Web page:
Observations on the Course of Economy

04 Temmuz 2022
The relationship between interest, inflation and exchange rate seems to be the main factor that will determine our course in 2022, but not only internal problems are a problem anymore, and the outside is not the same as it used to be.

As we leave the first weeks of 2022 behind, it is very difficult to predict what the course of the economy will be for 2022. It may be easy to predict its direction, but it is not easy to make sense of its severity. We could have made the forecasts more easily in a situation where the government did not intervene in the economy, but the continuous interventions of the government, the difficulty of making economic sense of these interventions, and the long-term and short-term differences are the main problems ahead. Nevertheless, the Turkish economy, which has been an economy of uncertainty for years, will continue to maintain this stability of uncertainty in a different form this year, this is clear. Let’s take a look at the three economic developments that marked 2021 before we analyze the uncertainty regarding this economic trend and make predictions. If we understand this place well, I think we can at least predict the direction and severity of the course better.

The first of the economic developments that marked 2021 that I would like to mention was the dismissal of Naci Ağbal and the replacement of Şahap Kavcıoğlu in February. Market liked the management of Naci Ağbal very much. What he did while increasing the credibility of the Central Bank, whose credibility had decreased in recent years, was to take an approach that prioritized inflation. When he did this by using the classical Central Banking methods without going beyond the traditional methods and without creating complexity and uncertainty, the atmosphere in the economy turned positive compared to the past, but he could not stay in office for a long time and was replaced by another name. I guess the reason why he was sent was not the policy of increasing interest rates, but that part is another matter. While the Turkish economy was moving towards a positive trend, the markets evaluated the situation negatively with this change. The dollar, which went down to 7 TL, also turned its direction up. Because the newly appointed Central Bank Governor was a person who defended the need to lower interest rates in order to reduce inflation. But he was in no hurry to lower interest rates. I think he expected that the market would turn positive over time and that both the exchange rate and inflation would follow a downward trend, but that did not happen. In such a situation, the second critical economic development took place in September: Interest rate cuts.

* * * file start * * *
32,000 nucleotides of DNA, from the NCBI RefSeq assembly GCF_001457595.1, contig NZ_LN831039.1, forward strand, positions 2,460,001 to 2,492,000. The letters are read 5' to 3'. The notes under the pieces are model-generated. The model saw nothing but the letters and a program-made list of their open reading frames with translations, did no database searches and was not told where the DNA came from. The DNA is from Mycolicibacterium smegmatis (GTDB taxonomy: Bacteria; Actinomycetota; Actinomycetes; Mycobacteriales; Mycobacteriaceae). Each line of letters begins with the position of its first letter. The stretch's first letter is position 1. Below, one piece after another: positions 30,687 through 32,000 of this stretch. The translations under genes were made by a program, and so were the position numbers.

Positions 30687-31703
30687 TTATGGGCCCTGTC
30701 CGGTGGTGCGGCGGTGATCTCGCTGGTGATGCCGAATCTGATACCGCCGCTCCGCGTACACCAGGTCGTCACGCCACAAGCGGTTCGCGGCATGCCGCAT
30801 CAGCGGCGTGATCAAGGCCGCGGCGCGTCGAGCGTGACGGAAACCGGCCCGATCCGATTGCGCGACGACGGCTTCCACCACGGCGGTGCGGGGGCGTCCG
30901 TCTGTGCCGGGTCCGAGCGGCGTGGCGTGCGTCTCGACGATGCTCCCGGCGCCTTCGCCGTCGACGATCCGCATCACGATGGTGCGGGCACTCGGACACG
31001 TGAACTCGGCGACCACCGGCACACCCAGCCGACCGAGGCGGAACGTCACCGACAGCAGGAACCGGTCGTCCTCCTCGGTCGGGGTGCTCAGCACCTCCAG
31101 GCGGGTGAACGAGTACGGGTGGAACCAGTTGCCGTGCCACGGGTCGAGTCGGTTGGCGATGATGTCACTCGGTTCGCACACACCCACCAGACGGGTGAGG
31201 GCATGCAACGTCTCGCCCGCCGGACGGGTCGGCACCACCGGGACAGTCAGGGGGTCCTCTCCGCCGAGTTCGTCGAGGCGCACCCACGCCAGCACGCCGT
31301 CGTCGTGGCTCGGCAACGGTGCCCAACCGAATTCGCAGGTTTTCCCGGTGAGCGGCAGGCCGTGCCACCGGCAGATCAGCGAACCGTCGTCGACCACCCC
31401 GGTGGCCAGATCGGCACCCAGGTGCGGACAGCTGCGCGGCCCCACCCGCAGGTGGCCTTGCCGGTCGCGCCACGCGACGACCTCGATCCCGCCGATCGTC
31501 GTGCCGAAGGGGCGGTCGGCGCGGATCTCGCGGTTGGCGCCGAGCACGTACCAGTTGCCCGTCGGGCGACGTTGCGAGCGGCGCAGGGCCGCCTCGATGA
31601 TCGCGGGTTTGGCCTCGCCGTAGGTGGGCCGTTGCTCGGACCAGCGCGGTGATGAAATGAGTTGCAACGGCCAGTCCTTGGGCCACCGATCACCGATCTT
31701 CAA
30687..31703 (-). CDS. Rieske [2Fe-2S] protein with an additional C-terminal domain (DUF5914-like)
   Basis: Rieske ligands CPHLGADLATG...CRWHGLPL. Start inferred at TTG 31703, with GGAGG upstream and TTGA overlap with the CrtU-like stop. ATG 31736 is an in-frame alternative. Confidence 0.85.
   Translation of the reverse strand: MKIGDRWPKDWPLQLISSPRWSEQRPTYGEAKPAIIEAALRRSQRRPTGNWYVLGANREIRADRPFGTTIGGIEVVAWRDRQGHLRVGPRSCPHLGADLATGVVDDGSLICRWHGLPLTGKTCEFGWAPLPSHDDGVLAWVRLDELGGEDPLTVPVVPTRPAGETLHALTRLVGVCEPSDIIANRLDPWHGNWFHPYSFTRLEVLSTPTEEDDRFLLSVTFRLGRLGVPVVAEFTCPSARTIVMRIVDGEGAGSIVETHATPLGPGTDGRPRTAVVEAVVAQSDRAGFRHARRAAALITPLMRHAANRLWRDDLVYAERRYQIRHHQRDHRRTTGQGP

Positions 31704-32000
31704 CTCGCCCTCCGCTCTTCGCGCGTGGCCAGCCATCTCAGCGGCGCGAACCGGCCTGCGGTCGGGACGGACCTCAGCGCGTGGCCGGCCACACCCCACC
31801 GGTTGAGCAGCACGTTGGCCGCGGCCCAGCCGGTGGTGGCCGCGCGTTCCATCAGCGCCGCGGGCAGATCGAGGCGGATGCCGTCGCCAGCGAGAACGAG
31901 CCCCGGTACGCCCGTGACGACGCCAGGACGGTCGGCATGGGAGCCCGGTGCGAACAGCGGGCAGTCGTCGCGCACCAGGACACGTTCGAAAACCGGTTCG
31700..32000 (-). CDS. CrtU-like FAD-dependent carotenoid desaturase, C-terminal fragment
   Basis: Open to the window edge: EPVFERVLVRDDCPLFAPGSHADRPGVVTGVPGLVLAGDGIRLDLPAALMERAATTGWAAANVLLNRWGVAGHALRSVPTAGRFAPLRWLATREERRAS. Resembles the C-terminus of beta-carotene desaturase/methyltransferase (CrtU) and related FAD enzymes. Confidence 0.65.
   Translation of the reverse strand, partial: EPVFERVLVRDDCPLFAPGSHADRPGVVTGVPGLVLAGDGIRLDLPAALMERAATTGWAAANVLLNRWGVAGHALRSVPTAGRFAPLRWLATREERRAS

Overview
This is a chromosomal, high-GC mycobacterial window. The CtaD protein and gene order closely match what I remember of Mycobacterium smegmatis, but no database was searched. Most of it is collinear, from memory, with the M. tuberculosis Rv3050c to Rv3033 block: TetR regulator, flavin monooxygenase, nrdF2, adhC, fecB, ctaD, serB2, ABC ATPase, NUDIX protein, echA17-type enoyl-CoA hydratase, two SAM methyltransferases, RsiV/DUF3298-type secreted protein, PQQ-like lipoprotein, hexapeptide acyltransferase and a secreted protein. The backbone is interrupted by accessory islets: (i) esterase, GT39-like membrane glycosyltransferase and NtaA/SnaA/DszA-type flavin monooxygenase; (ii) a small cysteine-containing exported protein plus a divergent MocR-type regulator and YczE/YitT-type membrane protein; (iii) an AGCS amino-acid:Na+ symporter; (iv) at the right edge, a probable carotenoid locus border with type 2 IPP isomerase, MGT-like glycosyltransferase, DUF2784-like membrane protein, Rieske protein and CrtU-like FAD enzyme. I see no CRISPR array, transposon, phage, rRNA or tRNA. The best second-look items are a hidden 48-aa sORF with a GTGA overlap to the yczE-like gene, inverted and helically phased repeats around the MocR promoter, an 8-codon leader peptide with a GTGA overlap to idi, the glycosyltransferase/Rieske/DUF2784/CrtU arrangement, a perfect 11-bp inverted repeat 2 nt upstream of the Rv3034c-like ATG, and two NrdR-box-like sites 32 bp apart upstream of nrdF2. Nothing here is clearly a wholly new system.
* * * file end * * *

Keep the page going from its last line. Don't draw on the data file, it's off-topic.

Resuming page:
When Kavcıoğlu took office, he signaled to the markets that they would not cut interest rates by saying, ‘We will continue to set the policy rate above inflation until there are strong indicators pointing to a permanent decline in inflation’. The Central Bank Inflation Report, on the other hand, predicted a decrease in inflation in the last quarter of the year. Therefore, according to expectations, inflation would decrease in the last quarter of the year and the Central Bank would lower interest rates with the decrease in inflation. As can be seen in the chart below, inflation did not decrease, and inflation increased even more. In August, inflation was 19.25%, surpassing the policy rate of 19%.Under these conditions, we came to September and the promises that the policy rate would be higher than inflation until strong indicators pointing to a permanent decline were made, using various excuses, and interest rates were reduced by 100 basis points. This rate cut was followed by 200 basis points in October and 100 basis points each in the next two months. With these interest rate cuts, the USD that was 8.76 on September 23, 2021 became 9.50 TL before the Monetary Policy Committee meeting in October, and it became 11 TL before the November meeting. On December 20, when the Currency Protected TL Deposit account was announced, it went up to 18.36 TL. With the Currency Protected TL Deposit account, which is the third important economic development for us, the dollar fell rapidly and entered a balancing between 13-14 TL. Selling the Central Bank reserves has a significant impact on this balancing. Therefore, the implementation of fluctuating policies by the Central Bank from the time of Naci Ağbal to the present and ultimately lowering the policy rate even though inflation could not be reduced, pushed the dollar rate higher. However, as can be seen from the CBT policy rate and inflation table below, the gap between the policy rate and inflation widened, especially as the interest rates began to decline. In order to prevent the exchange rate from going up any further, the Currency Protected TL Deposit system was introduced. This relationship between interest rates, inflation and exchange rate seems to be the main factor that will determine our course in 2022, but not only internal problems are a problem anymore, and the outside is not the same as it used to be outside.

Çevirisi: CBT Policy Rate and Inflation

Inflation-Policy Rate (%)

The trio of interest-exchange-inflation, which left its mark on 2021, is the most fundamental factor that will also affect the current economic course. We clearly see that as the exchange rate increases, it causes inflation, and the inflation has now reached 50% as of the end of January. It is essential for the rate to stay at these levels so that it does not climb higher. When we look at the result of the Currency Protected TL Deposit application, which was implemented to keep it at these levels, it seems to be successful so far, but it is still a fairly new application and when we look at the details, the stabilization of the exchange rate contains artificiality. The rate of exchanged foreign currency deposits is quite low. The ratio of foreign currency deposits in total deposits is still 62%. From this, we can understand that the distrust of the Turkish Lira is still high. A certain part of the society thinks that the economy will get worse no matter what policy is implemented, and they will continue to demand dollars at every opportunity.